HARTFORD, Conn — Several hospitals around the state are limiting visitors once again as COVID-19 numbers continue to climb.
That includes Saint Francis Hospital in Hartford and the other hospitals in Trinity Health of New England’s regional system.
The hospitals are closed to visitors for the time being, but there are exceptions for compassionate care situations which will be made on a case-by-case basis.
“First and foremost, we allow parents to be with their child or a minor who might be in the hospital. Second, we want a visitor to be present at a time of child birth. We also know that patients receiving care at the end of life need to have loved one at the bedside, and we do allow exceptions for visitation anytime a companion or loved one at the bedside would be important in providing the best care to our patients,” said Chief Medical Officer Dr. Phil Roland.
“We look at the number of active cases over a 14 day period. When that goes above a certain threshold, then it’s time for us to pull back on visitation to protect patients and our staff,” said Dr. Roland.
Yale New Haven Hospital also announced no visitors are allowed there for the time being, but there are similar exceptions in place for extenuating circumstances.
Among the visitor exceptions that can be made will be for maternity patients, children who are patients, patients for whom end-of-life is imminent, NICU patients, and patients with disabilities, such as altered mental status; physical, intellectual or cognitive disabilities; communication barriers; or behavioral concerns.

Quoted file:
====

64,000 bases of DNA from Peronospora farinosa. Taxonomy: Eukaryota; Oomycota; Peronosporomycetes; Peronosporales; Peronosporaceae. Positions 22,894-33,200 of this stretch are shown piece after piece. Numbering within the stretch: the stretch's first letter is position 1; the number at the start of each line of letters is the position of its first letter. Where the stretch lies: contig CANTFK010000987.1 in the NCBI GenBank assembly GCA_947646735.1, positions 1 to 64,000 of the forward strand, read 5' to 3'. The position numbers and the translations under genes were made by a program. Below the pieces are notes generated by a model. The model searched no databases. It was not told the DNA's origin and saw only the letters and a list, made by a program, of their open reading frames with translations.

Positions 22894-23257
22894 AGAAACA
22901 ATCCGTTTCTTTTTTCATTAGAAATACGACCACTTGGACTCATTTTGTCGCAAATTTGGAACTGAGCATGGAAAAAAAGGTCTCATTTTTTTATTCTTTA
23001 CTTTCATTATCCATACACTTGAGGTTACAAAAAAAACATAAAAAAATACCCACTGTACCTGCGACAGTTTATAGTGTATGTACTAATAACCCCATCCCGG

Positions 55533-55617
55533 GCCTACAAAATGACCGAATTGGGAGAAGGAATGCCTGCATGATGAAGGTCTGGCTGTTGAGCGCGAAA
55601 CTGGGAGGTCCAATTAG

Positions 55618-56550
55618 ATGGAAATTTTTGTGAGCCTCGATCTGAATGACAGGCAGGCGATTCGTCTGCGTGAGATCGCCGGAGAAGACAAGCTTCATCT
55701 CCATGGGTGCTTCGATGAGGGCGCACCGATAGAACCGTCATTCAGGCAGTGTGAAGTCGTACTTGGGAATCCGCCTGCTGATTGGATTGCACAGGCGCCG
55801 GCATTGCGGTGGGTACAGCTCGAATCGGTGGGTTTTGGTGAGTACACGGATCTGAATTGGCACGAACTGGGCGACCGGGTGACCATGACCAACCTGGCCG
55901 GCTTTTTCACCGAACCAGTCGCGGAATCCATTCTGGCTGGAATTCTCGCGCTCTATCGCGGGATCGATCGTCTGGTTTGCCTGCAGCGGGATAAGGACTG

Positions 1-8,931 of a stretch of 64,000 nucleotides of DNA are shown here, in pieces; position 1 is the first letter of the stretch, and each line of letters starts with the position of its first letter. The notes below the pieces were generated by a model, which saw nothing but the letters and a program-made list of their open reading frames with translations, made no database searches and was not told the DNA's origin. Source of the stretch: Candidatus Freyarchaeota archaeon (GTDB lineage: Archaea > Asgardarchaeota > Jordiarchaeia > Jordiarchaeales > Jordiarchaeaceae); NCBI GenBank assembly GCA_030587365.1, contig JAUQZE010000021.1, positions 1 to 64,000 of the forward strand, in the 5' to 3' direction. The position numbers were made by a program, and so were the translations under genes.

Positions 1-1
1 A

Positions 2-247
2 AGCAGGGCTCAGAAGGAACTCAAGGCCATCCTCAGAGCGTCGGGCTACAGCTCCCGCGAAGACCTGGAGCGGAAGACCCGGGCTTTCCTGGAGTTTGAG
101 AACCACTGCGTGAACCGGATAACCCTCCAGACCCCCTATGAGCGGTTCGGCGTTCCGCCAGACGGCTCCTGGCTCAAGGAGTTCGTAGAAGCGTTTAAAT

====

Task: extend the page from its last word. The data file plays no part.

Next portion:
This all comes as the number of hospitalizations across the state continues to trend upwards.
It’s a trend the governor said is concerning as he puts the numbers into perspective.
“We still have a lot of capacity in our regular hospital beds. We only have 50 percent use in our ICU. We have the ability to expand that pretty quickly as need be,” said Gov. Lamont.
“We certainly have more COVID-19 patients hospitalized now than we had during the summer so we’re certainly seeing an increase. However, it’s a much lower census of patients than we had in this first large wave back in April,” said Dr. Roland.